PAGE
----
Maybe it’s because I’ve still got Star Wars: The Force Awakens on my mind (it was as good as everyone says), but I’ve been thinking lately about new children’s books that feature strong female protagonists, those who aren’t defined by the boys or men in their lives (much like the amazing Rey in the film).

It turns out that one of my favorite books from this year is such a book, Katherine Rundell’s The Wolf Wilder. I’ve been bugging all my friends lately about this book and Rundell’s superb writing. As soon as I finished this novel, I picked up Rundell’s Cartwheeling in Thunderstorms, also released this year, from my local library. This one received the 2015 Boston Globe-Horn Book Award in the category of Fiction, so I have high hopes for it, too. And thus far, it’s mesmerizing. Unsurprisingly, it has a strong, capable girl protagonist.

Since I haven’t finished Cartwheeling, I can really only talk about The Wolf Wilder, but I heartily recommend it. In fact, I was going to write about picture books today, as I usually do, but I found myself wanting to tell you about this compelling story instead.

The story is set in the early 20th century in Russia, where Feo (short for “Feodora”) and her mother, Marina, live. The two of them live alone, deep in the icy wilderness. They are wolf wilders, those who “teach wolves how to be bold again, how to hunt and fight, and how to distrust humans.” Notice the word “again”: Rundell is talking here about wolves who were captured by wolf merchants and sold to aristocratic families, since wolves in the home were considered good luck. Peter the Great, she writes, had seven wolves, “all as white as the moon.” Since wolves cannot be tamed and never quite adjust to fancy-pants homes, to put it roughly and mildly (they go “mad at the imprisonment”), they are released back into the wild. It’s here the wolf wilders step in.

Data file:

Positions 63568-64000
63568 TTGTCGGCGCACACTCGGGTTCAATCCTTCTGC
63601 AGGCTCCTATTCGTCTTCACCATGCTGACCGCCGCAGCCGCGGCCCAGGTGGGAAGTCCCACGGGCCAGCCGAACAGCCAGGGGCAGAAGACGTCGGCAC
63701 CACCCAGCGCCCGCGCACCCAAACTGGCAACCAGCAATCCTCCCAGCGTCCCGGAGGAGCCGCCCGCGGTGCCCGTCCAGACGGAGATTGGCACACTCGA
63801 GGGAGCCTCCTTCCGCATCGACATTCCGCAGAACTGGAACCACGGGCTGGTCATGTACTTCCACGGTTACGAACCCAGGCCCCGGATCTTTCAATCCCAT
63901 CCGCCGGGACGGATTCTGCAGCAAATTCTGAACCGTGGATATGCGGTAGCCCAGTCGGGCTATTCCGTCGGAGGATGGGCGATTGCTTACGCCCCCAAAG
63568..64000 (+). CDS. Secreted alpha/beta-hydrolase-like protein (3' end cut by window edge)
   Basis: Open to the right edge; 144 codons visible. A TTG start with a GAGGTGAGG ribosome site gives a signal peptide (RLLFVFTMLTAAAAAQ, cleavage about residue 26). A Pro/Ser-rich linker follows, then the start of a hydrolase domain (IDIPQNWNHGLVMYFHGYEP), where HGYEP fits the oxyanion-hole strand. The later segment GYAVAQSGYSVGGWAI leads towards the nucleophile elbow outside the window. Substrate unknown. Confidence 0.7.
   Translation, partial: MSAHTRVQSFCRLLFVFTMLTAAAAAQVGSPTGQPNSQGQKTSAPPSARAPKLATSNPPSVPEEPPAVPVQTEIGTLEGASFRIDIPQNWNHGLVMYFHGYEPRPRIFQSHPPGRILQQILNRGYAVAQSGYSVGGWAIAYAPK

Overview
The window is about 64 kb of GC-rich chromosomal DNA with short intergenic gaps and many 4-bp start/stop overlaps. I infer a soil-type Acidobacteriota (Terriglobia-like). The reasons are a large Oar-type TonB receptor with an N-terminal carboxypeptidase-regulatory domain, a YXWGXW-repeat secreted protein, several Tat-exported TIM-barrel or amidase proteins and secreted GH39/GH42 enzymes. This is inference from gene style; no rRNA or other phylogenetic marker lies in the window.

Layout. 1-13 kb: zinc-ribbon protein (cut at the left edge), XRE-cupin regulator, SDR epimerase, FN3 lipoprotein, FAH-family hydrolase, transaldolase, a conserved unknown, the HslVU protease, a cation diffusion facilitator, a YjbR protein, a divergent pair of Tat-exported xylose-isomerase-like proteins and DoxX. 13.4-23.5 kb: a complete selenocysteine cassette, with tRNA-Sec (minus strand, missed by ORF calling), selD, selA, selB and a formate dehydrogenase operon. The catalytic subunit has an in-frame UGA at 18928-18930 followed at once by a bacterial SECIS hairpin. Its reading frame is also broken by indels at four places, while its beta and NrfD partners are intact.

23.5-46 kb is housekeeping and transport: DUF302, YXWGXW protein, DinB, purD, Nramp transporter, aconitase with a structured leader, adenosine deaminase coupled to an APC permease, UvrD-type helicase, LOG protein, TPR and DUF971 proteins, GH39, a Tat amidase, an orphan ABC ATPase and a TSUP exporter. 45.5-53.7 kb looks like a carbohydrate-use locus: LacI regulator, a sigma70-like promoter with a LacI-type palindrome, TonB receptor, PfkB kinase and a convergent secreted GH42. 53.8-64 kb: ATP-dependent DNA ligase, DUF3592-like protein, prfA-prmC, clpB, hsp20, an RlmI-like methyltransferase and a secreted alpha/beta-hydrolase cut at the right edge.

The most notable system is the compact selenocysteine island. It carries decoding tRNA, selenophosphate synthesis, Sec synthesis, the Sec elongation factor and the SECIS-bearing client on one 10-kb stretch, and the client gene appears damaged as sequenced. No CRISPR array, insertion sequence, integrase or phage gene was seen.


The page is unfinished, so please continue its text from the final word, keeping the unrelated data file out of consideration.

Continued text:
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Feo is a “dark and stormy girl,” much more comfortable in the company of wolves than humans, though she worships her mother. There’s a passage at the opening of the book, which stopped me in my tracks (and which I may have read enthusiastically to my book club members last night). Here, Rundell is writing about Marina:

                 “Marina’s shoulders and back and hips were wide; she had muscles that were more

                  commonly seen on men, or rather, Feo thought, on wolves. But her face, a visitor had

                  once said, was built on the blueprint used for snow leopards, and for saints. ‘The look,’

                  he had said, ‘is goddess, modified.’ Feo had pretended, at the time, not to be proud.”

Even better, that sublime line about snow leopards and saints is repeated during a pivotal moment at the book’s close, bringing readers full circle.

I don’t want to tell you the plot of this book, because I don’t want to spoil it for you, plain and simple. It was such a captivating story, and so well-written (the ending was more abrupt than I expected, but I quibble), that I’d hate to ruin your read. I’ll only say what you’d get from the book blurb itself, that the antagonist is one General Rakov, who kidnaps Marina, and Feo joins forces with an unlikely new friend to head to St. Petersburg to save her mother from imprisonment. First, they have to make their way through the frigid, snow-packed woods—and with her beloved wolves in tow.

What I can tell you is that Rundell writes with a precision that is spellbinding. This is an author who knows how to turn a phrase, as they say. Her evocative writing grabbed me and didn’t let go. Her Feo is, at turns, fierce and tender. She’s real, complex, vulnerable, and courageous. The Kirkus reviewer wrote that it’s a story that brings readers “bitter storms and ambushes, terror and tragedy, an unrelenting sense of purpose lightened with flashes of humor.” Yes, all of that. And more. There are even a couple of moments that twist your heart around inside your chest.

Would you groan if I say I wolfed down this book? I did, despite the painful pun. It was one of my favorites this year—with the kinds of well-crafted sentences it was a pleasure to read aloud to my children. I can’t wait to see what Rundell does next.

(P.S.: Bonus points for that gorgeously designed cover.)

Julie Danielson (Jules) conducts interviews and features of authors and illustrators at Seven Impossible Things Before Breakfast, a children's literature blog primarily focused on illustration and picture books.